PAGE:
By Garry Kasparov
With the crazy state of the world today, I just haven’t felt like reading fiction. Craving news of Russia, as per usual, I gravitated toward this book, Winter Is Coming, by the famous Russian chess champion, Garry Kasparov.
After my very brief time in Russia in my twenties, I have always wondered: should I have stayed? Should I have tried to learn Russian really well and started some kind of business in Russia? My employer at the time had encouraged me to start a business tourism venture, where I would bring Moscow businessmen to the town of Vladimir. The idea was that I would promote the arts and culture of Vladimir to American businessmen or expats.
Even in my twenties with the huge sense of adventure I had back then, I didn’t think this was wise. I kept meeting people who didn’t seem quite trustworthy and with my language skills at only a low intermediate level, I was sure I was missing a lot of what was going on around me.
Mr. Kasparov seems to have confirmed my doubts in his book Winter Is Coming. I very likely would have gotten into trouble of some sort.
Since the recent Russian clashes with Georgia and Ukraine and the resulting territory grabs, I’ve been wondering as have others, just what is Mr. Putin up to?
Kasparov claims Putin is probably the richest man in the world. That by itself makes him interesting, especially given his roots growing up in poverty in Leningrad. Rags to riches stories are always interesting.
Kasparov’s disappointment with the West’s seeming lack of interest in the loss of civil liberties in Russia is apparent. We should step up and do more.
I was hoping for more info on Putin in this book, but instead I got a fair bit of lecturing by someone who understandably is quite emotional on the topic.
The text of the title Winter Is Coming suggests that something will happen and that the author will make some predictions based on some facts. The basic prediction was: Putin is bad. Watch out!
Ok, that’s fair, I suppose. But where will he strike next? What are his real aspirations? How likely is he to succeed? And what about the recent drop in oil prices? How is that affecting him? How strictly are the citizens of Russia watched now? With all the technology for eavesdropping have their lives turned into a version of 1984?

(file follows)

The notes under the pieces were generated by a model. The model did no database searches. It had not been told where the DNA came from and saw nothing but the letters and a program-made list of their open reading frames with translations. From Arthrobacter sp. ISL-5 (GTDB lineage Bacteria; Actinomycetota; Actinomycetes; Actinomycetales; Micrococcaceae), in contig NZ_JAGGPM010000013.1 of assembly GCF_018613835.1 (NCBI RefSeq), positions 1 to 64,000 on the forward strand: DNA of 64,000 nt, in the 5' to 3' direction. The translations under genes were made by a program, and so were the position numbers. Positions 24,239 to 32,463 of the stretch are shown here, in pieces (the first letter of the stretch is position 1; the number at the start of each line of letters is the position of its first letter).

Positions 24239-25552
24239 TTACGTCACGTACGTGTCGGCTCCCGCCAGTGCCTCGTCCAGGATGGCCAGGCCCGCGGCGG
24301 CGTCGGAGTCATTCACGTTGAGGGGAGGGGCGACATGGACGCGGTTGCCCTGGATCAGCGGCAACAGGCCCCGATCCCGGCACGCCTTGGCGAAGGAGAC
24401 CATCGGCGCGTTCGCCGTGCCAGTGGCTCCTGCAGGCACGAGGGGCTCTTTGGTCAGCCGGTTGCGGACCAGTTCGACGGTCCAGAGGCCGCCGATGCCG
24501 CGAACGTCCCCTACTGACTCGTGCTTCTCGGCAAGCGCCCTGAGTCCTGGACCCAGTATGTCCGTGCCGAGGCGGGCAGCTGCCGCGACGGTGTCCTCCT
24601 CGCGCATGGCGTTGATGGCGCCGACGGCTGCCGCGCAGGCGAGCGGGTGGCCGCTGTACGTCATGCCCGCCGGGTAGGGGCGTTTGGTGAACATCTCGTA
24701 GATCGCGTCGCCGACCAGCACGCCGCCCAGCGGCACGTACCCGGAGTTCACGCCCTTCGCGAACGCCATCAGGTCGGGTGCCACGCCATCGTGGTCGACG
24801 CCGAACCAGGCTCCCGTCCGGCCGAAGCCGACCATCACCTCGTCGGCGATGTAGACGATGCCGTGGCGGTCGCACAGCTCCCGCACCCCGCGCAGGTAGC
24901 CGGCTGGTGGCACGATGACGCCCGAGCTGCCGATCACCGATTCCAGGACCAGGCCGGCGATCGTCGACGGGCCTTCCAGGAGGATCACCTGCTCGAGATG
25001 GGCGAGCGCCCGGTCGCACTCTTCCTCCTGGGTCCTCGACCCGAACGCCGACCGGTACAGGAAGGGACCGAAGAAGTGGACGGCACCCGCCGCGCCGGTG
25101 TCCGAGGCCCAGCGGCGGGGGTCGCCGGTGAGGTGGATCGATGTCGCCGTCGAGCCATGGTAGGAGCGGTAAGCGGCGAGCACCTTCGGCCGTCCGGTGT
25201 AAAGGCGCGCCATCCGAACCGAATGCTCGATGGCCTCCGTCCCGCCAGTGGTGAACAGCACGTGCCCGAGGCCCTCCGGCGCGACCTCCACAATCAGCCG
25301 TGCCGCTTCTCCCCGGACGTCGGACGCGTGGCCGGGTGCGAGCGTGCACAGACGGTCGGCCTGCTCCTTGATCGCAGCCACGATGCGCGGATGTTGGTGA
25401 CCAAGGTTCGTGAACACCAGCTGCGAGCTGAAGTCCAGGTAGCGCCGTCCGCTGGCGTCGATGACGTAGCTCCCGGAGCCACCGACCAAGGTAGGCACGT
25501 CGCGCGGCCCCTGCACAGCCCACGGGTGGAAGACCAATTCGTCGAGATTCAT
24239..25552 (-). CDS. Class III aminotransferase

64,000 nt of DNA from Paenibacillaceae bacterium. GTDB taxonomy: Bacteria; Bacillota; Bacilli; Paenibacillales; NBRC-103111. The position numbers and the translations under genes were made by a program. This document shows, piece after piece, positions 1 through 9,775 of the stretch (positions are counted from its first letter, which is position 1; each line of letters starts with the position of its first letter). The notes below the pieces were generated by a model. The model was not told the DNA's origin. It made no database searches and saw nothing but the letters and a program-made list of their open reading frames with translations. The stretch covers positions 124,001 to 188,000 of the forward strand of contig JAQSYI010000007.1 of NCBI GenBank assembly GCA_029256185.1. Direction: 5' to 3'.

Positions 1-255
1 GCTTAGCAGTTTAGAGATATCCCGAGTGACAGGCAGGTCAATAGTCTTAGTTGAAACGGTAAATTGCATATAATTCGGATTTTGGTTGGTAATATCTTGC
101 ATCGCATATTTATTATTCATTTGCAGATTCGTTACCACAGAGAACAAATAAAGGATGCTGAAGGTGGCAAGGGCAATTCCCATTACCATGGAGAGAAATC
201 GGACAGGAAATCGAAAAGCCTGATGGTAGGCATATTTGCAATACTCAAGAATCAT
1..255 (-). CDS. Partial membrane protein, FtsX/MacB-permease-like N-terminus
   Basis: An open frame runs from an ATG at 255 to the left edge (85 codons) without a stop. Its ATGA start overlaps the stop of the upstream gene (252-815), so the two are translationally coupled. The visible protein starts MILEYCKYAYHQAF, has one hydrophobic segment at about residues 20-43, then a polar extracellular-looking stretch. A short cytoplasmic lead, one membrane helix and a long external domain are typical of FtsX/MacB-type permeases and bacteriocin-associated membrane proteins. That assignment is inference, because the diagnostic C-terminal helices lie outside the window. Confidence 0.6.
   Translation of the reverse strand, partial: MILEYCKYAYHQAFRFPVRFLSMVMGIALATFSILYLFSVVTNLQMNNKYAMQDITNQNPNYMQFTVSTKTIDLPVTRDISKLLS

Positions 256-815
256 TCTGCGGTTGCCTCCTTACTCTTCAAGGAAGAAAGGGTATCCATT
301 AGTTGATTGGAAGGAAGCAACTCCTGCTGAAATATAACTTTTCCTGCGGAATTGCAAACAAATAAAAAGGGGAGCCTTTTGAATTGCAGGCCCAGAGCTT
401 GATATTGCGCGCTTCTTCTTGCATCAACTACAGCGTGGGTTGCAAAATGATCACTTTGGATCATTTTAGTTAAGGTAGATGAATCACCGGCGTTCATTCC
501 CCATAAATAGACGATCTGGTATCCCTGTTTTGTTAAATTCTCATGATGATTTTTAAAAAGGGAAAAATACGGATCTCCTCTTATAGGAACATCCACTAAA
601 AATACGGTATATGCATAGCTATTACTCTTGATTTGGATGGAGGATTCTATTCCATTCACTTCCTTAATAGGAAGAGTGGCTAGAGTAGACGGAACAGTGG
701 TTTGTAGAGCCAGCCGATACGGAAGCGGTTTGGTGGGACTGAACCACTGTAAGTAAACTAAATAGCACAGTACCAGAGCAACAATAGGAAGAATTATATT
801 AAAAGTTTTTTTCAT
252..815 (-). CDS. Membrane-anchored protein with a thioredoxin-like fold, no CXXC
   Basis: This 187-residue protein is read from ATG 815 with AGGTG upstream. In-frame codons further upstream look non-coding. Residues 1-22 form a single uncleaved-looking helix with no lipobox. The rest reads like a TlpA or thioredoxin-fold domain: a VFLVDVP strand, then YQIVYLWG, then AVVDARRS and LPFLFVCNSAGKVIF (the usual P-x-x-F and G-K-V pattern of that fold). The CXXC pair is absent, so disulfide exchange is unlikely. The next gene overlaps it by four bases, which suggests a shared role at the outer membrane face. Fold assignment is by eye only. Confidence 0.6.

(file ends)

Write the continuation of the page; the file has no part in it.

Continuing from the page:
So while Winter Is Coming is an interesting book for someone way out of touch with current events in Russia, it didn’t fulfill the promise of its title. And the subhead: “Why Vladimir Putin and the Enemies of the Free World Must Be Stopped”—well, that’s a no brainer. Of course enemies must be stopped. But how? And when? And is Vladimir Putin really an enemy of the free world, or just self-interested? Who are all these enemies and are they colluding? Is there an organized conspiracy? What’s Russia doing with Syria? What’s the connection there? Oil?
There are soooo many unanswered questions.
I don’t expect fortune telling, but I was in the mood for some speculation.
Dan Carlin recently produced a podcast where he talked about Russia’s recent aggressions in Ukraine and speculated on the likelihood of the West standing up for one of the Baltic states if it were invaded by Russia. The question he posed was would we engage in World War III or would we turn a blind eye and ignore the aggression. And would Putin push his luck and try it?
I think Kasparov is answering this question in his book. Yes, Putin would try it and now is the time to stop him.
So all this makes Putin even more interesting. If Putin is the richest man in the world and he is already leading a superpower like Russia, what motivates a man to keep going? I mean, isn’t that enough? Why endeavor to enlarge an empire? What’s the motivation? Why doesn’t he rest on his laurels and enjoy the perks of his power?
Now I have to know more.
I hope that Winter is not coming, but I sense that it is. The world is a messy place and humans have a long history of violence. The horrors of World Wars I and II have been forgotten and U.S. citizens are lulled into a stupor by too much work, too many things, too much sugar, and too much television. Obviously many of us are completely ignorant of history—a fact made painfully evident by the popularity of a man like Donald Trump for president.